Return Engagement

February 18, 2011

Text by Megan Fulweiler    Photography by Laura Moss

Different tastes make the world go round—we’ve all heard that expression. Certainly it’s true when it comes to architecture. While one person sees a house in a certain light, another takes a completely opposite view. For every admirer of pristine clapboards and forest-green shutters, there’s also one for glass walls and steel railings. This beautiful Boston residence is a perfect example of a home that’s been shaped by diverse visions.

Years ago, a developer’s modern leanings led him to carve open the building’s second floor to create a double-height living room. It was a theatrical move for a seventeen-foot-wide 1875 Back Bay brownstone. And sure enough, when new owners with a different set of sensibilities came along, they decided to reinstate the second floor as it originally was. To help recapture what had gone missing in the previous remodel and create a more traditional nest, the couple recruited Wellesley, Massachusetts, architect Jan Gleysteen and Nantucket-based interior designer Anne Becker, who also happens to be a trusted family friend. “I had to tell them in the beginning that they needn’t worry about my feelings,” Becker says. “This had to be their home, not my version of their home.”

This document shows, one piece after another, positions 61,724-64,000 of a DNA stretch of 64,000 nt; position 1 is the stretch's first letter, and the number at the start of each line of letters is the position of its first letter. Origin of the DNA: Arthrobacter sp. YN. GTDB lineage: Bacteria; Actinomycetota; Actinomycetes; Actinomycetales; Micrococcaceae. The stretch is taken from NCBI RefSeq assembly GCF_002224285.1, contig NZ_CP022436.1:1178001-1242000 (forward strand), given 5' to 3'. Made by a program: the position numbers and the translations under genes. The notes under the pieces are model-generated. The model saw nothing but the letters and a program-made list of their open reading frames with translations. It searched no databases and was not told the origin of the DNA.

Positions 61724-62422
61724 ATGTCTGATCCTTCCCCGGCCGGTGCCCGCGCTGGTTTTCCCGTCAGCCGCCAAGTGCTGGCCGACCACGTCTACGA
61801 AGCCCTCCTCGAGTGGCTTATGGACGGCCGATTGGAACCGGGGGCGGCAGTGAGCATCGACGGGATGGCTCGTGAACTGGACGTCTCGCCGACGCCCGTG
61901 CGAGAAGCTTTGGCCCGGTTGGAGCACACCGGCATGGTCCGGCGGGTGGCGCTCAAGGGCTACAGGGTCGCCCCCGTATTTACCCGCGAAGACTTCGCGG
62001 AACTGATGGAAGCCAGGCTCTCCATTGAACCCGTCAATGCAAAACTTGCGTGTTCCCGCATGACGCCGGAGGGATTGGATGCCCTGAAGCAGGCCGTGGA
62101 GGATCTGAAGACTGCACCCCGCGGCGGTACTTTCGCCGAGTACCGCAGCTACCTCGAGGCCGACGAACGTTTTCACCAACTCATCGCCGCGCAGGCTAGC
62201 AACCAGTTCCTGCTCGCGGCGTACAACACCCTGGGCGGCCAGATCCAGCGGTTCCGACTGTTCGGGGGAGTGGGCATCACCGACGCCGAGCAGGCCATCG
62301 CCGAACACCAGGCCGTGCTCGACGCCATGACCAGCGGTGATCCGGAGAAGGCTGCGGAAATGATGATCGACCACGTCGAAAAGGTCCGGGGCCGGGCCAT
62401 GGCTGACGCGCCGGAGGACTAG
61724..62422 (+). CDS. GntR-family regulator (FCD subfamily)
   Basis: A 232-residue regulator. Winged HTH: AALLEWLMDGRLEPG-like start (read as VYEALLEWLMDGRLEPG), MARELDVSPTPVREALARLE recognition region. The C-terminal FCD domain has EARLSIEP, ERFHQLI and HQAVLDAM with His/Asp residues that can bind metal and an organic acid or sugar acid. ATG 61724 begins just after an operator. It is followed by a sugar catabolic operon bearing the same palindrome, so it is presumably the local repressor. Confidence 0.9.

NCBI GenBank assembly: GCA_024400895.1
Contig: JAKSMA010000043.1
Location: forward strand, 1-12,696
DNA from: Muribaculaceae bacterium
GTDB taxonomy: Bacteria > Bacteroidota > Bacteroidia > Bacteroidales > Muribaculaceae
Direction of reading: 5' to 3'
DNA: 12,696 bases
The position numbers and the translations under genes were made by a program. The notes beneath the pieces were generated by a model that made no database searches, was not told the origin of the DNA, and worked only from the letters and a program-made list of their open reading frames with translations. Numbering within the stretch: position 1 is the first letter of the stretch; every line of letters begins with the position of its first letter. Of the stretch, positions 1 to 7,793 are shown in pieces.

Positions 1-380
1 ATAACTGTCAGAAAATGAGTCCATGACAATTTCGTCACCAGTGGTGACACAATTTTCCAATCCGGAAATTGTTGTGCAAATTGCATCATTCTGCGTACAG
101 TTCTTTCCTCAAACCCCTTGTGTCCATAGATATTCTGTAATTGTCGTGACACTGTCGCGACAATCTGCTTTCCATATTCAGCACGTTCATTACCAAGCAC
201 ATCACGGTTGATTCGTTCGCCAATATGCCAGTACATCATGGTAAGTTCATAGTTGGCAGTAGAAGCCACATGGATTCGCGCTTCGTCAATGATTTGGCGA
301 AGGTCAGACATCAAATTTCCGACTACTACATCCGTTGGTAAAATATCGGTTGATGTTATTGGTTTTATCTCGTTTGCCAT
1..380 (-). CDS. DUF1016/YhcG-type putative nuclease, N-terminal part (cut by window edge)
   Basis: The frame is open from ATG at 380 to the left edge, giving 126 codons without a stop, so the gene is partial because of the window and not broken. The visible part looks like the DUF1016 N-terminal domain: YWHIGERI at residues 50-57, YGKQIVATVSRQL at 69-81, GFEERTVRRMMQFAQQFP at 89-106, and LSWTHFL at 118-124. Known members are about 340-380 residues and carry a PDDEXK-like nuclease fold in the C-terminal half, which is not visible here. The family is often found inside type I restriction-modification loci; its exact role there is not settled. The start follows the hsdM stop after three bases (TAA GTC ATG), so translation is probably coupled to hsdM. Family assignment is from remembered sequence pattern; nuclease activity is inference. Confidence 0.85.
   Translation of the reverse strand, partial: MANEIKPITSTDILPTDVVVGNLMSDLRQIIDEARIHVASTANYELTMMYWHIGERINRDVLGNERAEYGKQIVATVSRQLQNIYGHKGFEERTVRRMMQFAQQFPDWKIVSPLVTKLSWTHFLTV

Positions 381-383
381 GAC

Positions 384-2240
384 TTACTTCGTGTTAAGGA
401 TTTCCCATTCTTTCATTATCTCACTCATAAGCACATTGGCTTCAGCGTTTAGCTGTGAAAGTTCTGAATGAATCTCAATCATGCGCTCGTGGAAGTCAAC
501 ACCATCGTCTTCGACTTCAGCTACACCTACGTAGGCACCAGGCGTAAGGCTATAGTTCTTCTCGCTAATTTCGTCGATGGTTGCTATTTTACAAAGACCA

Becker’s client-wishes-come-first approach and her fine-tuned abilities were the perfect complement to the expertise that Gleysteen brought to the project. “Training in classical architecture allows me to understand how nineteenth-century designers might have handled things,” he explains.



A near-total gutting of the old house ensued. At the same time that the architect was seeing to the design—recapturing the home’s “understated elegance,” as he puts it—he was also ushering the building into the twenty-first century with brand-new systems. All that impressive technology aside, it’s the more visible details that capture and hold the eye. Gleysteen and his team made an academic study of the massive moldings, for instance, carefully replicating them and then reinstalling them in places where they’d been stripped.